There are those who would treat a good steak — pardon the expression — like just another piece of meat.
Carrie Oliver is not one of those people. In October, Oliver, who runs an "artisan steak" marketplace called Oliver Ranch (oliverranch.com), hosted a steak tasting for selected foodies in Tampa, including local bloggers Greg and Michelle Baker of Culinary Sherpas and Jayden Hair of Steamy Kitchen. She served cuts of Angus and Wagyu, gave guests a tutorial on dry aging and explained the difference between grass- and corn-fed cows.
"Beef is not beef," Oliver said. "Beef is really more like wine."
A good steak, she said, should reflect terroir th way a prime Napa Valley pinot grigio does, and should rouse within us a more nuanced, intellectual response than Cow taste good.
But even in a country that loves red meat as much as ours, that hasn't happened. At least not yet.
Part of the problem comes from how we describe a good steak. Beefy, gamy, juicy and tender: "That's about the entire vocabulary for meat," Oliver said. So Oliver formed what she calls the Artisan Beef Institute to help expand the steak discussion. She advocates using terms like harmonious, metallic and lamby to describe cuts of meat. She wants diners to consider a steak's mouthfeel, its personality, its flavor notes, its finish.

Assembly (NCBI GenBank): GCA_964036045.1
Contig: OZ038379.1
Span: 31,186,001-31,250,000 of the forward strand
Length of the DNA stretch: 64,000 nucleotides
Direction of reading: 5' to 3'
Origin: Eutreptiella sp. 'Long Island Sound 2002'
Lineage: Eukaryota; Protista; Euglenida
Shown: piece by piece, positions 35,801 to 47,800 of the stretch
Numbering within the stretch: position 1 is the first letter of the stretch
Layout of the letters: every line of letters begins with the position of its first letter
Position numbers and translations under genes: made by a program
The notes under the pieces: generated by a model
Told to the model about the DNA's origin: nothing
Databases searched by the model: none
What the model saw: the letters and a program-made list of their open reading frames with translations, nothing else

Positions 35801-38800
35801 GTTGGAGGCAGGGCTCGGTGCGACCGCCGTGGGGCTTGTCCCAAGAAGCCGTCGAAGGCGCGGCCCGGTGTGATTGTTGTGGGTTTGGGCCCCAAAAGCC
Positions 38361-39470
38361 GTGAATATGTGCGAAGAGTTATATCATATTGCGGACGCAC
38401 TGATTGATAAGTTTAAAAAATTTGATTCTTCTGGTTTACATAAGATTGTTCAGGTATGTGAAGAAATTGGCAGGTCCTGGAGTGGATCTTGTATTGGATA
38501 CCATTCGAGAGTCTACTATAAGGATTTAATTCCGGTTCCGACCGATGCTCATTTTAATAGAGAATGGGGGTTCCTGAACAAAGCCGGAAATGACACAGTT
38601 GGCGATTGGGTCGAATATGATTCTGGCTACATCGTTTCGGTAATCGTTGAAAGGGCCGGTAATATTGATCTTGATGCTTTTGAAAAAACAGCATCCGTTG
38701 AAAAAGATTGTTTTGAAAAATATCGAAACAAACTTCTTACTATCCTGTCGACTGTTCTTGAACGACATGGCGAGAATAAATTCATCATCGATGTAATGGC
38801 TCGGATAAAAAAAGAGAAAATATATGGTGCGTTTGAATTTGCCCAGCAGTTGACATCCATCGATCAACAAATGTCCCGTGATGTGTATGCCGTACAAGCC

As an example, she mentioned one of her favorite steaks, a dry-aged Charolais from a ranch near Boulder, Colo. She described it as "reasonably adventurous," with notes of mushrooms, a long finish and "a good bite."
When asked if she's ever met anyone who actually talks this way about steak, Oliver replied quickly: "Almost no one. We're very, very much at the beginning of this."
But it's not so far-fetched, she said, to believe fine beef could soon join the ranks of artisan coffee and chocolate, two other food products that in recent years have crashed the wine-and-cheese world of food snobbery.
Greg Baker, who is not a huge steak guy, said Oliver's lecture nonetheless helped him better appreciate what he was eating.
"What it opened my eyes to," he said, "was the different qualities, the different breeds and different feed and different areas that beef is raised in, and how that really affects the flavors and the textures and the nuances of the steak — like how the location of a vineyard affects the flavor of wine."